WASHINGTON — The U.S. and Brazil reached an agreement Tuesday that will delay sanctions set to start today on millions of dollars of U.S. exports and seek a permanent negotiated resolution in their long-running dispute over cotton subsidies.
This story first appeared in the April 7, 2010 issue of WWD. Subscribe Today.
The World Trade Organization authorized Brazil to impose sanctions last September because the U.S. failed to end cotton subsidies the WTO said were in breach of global trade rules. The WTO issued a series of findings between 2005 and 2008 that said U.S. cotton subsidies violated its regulations because they give U.S. growers an unfair advantage by allowing them to sell at a lower price than their competitors.
The list of products that would have been hit with retaliatory tariffs included raw cotton, woven fabric, men’s and boys’ cotton pants and shorts, women’s and girls’ cotton pants and shorts, some jewelry and some beauty care categories. The list of goods targeted was valued at $591 million, according to Brazil.
As part of the talks to put off the sanctions, the U.S. agreed to some changes in its cotton export credit guarantee program and to work with Brazil to establish a fund for that country’s cotton industry. The office of the U.S. Trade Representative Ron Kirk said the U.S. will work with Brazil to establish a $147.3 million fund to provide technical assistance and capacity building for the Brazilian cotton industry. The fund will operate until the next U.S. Farm Bill or until the cotton dispute is settled.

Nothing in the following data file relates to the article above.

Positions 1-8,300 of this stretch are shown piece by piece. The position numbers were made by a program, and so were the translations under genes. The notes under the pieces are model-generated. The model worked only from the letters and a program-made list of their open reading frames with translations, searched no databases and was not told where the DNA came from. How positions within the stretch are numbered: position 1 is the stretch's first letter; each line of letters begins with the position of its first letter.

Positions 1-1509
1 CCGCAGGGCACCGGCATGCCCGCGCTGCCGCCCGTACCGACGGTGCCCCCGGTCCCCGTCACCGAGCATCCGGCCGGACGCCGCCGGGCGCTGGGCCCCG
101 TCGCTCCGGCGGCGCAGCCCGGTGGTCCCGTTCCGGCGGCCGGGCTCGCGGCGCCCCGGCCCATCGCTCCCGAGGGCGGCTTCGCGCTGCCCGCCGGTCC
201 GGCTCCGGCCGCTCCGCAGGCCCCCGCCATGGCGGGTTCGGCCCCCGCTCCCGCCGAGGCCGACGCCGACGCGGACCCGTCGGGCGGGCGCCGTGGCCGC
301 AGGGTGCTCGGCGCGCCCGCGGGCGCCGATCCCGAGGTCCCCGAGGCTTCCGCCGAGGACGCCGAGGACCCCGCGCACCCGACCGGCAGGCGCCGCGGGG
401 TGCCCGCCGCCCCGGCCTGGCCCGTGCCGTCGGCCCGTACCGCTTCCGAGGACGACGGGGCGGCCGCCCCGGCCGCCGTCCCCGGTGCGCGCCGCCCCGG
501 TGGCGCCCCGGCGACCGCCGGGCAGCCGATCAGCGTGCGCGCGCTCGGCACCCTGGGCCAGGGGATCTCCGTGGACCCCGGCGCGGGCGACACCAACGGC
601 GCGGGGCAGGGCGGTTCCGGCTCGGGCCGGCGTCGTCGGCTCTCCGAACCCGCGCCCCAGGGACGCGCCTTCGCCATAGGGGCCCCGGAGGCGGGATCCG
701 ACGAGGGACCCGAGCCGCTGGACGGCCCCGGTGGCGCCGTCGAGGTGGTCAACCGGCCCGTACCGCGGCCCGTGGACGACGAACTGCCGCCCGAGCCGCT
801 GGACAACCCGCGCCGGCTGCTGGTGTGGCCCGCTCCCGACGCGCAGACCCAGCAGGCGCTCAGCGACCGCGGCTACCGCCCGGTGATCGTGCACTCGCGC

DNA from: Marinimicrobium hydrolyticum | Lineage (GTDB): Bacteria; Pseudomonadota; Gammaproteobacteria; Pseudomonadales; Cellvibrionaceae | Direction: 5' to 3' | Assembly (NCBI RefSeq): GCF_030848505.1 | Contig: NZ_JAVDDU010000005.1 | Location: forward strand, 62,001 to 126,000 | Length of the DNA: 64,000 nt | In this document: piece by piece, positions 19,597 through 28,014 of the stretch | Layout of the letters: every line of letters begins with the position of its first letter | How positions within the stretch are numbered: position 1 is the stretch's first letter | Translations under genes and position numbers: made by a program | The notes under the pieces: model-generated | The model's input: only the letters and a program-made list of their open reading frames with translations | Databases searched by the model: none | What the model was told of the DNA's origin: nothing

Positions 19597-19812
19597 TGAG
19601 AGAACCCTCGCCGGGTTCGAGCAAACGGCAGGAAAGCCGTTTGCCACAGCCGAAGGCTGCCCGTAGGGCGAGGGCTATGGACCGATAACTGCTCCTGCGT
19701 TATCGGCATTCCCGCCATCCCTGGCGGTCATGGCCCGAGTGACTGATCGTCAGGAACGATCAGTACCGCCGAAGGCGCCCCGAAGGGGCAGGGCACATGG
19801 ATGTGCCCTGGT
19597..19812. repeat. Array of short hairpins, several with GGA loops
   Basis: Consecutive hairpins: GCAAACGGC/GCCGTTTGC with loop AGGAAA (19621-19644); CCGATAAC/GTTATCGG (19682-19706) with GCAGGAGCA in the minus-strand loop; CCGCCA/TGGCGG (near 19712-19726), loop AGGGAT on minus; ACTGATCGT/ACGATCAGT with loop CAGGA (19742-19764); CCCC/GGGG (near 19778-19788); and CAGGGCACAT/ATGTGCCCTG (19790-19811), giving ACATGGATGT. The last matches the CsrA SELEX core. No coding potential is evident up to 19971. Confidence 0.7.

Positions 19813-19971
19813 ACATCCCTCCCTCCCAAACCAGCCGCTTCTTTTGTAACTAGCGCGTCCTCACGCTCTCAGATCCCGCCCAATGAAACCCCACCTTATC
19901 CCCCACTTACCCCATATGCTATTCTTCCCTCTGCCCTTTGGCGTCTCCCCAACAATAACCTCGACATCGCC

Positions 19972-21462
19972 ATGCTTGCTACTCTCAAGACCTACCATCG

The countries will aim for a consensus in the next 10 days on how the fund operates. They will work toward a longer-term solution to the dispute in the succeeding 60 days. The export guarantee program, which Brazil said was basically a subsidy for U.S. producers, promises payments if buyers default.
The U.S. also agreed to take steps to address rules that affect Brazilian meat exports to the U.S.
“I am pleased that our teams have been able to make substantial progress toward the goal of a negotiated settlement, which would avoid the imposition of countermeasures against U.S. trade, including U.S. exports and intellectual property rights,” Kirk said. “We now have a clear path forward, one that is in the best interest of both the United States and Brazil. As a result of our discussions with Brazil, we have avoided imposition of higher tariffs against hundreds of millions of dollars in U.S. goods exports.”
Eddie Smith, chairman of the National Cotton Council, said that the preliminary agreement was a “positive development” and added that it “provides a road map for the two countries to come to a long-term solution regarding this trade dispute without resorting to harmful retaliation.”
“The U.S. cotton industry is committed to work with the U.S. and Brazilian governments over the course of their discussions on this issue,” Smith said.